Even after a half century, James Dean, with his looks and talent, is still the holy grail of Hollywood. The hunky cultural icon didn’t just exude star power – Dean was, before his untimely death, a heralded acting ace on a hot streak. And so he deserves quite the tribute. Warner Home Video serves that up, and then some, with James Dean: Ultimate Collector’s Edition, a set featuring three of his most celebrated films on Blu-ray: his turn as a disobedient teen alongside Natalie Wood in the 1955 noir Rebel Without a Cause; biblical allegory East of Eden, released the same year; and the socially conscious Oscar winner Giant with Elizabeth Taylor and Rock Hudson. Also included in this impressive package: corresponding supplements for each release, a feature-length overview of Dean (Forever Young), a surprisingly hefty 40-page book of photos and career context, and repros of posters from all three films, behind-the-scenes prints and production memos.
Before The Birdcage, there was La Cage aux Folles, the original musical-turned-movie romp, released in 1978, where two lovers go back in the closet to impress their son’s conservative in-laws. Naturally, outrageousness ensues during the climatic dinner party scene, when one of the men surprises in mom drag. The classic three-time Oscar-nominated comedy, a crucial and rare piece of gay art-house cinema with an important social message, is farcically stereotypical, especially now, over 30 years after its initial release: gay men are flamboyant, black people are sassy. But this little French gem was just as charming, funny and flamboyant as the Robin Williams and Nathan Lane remake it inspired nearly two decades later. Criterion’s impressively restored Blu-ray debut is all done up: There’s an essay insert; archival footage of actor Michel Serrault and Jean Poiret, writer and star of the original stage production; and a candid new interview with director Edouard Molinaro who reveals some interesting set secrets.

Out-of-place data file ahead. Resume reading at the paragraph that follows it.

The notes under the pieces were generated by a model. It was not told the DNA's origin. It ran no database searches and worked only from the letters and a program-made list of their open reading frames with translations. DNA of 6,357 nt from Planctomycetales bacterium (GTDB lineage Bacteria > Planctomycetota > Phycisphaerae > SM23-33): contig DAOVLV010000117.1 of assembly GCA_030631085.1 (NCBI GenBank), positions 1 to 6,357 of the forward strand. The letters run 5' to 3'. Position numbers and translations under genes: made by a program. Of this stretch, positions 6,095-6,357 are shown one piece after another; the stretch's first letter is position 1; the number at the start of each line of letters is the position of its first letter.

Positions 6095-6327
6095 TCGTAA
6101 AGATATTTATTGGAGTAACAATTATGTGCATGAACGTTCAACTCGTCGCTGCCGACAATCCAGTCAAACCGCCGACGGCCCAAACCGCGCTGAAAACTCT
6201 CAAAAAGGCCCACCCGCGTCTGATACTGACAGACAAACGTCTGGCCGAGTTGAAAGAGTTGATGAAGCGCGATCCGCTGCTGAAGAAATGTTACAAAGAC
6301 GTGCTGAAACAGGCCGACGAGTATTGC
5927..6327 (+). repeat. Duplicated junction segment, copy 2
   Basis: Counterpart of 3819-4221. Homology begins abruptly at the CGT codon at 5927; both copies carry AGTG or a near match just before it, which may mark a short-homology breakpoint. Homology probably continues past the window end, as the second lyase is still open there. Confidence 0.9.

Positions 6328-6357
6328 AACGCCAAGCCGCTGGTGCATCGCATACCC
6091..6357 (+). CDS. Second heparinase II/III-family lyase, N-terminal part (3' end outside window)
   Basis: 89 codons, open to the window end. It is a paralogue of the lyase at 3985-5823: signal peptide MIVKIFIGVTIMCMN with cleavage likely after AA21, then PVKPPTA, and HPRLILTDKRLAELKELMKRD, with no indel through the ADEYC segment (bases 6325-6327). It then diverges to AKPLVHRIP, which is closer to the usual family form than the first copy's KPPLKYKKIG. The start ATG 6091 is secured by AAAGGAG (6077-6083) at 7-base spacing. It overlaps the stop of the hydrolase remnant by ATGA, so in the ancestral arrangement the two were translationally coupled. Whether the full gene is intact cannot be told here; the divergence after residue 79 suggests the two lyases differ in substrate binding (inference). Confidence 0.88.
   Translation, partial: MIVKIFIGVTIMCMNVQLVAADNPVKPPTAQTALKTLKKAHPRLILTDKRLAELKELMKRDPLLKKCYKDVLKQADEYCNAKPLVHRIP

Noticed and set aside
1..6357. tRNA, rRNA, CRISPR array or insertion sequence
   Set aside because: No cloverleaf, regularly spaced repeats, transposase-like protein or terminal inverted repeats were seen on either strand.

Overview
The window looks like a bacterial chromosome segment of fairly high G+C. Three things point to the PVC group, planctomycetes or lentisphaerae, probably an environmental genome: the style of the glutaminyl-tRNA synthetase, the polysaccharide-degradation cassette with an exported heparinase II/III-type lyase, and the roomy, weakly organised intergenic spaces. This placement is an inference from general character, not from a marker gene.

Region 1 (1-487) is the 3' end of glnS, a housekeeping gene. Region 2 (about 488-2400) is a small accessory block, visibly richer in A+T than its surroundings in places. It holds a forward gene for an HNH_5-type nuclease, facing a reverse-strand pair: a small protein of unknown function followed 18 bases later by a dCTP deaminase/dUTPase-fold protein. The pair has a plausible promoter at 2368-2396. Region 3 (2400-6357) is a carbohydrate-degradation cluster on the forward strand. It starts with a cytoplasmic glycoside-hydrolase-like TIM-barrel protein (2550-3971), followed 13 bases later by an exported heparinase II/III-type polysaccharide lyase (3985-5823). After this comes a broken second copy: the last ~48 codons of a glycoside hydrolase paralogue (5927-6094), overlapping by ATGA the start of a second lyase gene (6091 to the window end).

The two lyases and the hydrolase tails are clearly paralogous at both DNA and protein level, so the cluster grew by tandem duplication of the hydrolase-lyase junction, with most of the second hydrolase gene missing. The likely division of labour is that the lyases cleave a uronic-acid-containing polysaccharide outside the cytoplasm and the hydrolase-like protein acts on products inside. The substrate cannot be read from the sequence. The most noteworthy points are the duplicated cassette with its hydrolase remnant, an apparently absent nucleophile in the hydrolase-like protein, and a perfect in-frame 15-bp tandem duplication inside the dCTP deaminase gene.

The Little Mermaid: Diamond Edition
Ariel wants to be where the people are, and you know you wanna be where she is. Now, with its 3D Blu-ray debut this year, you can, like never before, be a part of her world. The story of a sea diva who falls in love with a hot human against her father’s will – forbidden love is so gay – and then sacrifices her voice to be with him, giving it to the meanest drag queen you’ve ever met, is one of Disney’s crowning achievements. Visually striking and musically infectious (the Broadway-ish ballad “Part of Your World” is pretty much everything to every gay man), The Little Mermaid demonstrates that everything really is better down where it’s wetter. So many … what do you call ’em? … oh, extras: Carly Rae Jepsen’s music video for her newly recorded version of “Part of Your World”; storyboards of Harold the Merman, the movie’s lost character; and “Howard’s Lecture,” an intro to unsung hero Howard Ashman, a gay writer and lyricist who died in the early ’90s from AIDS complications.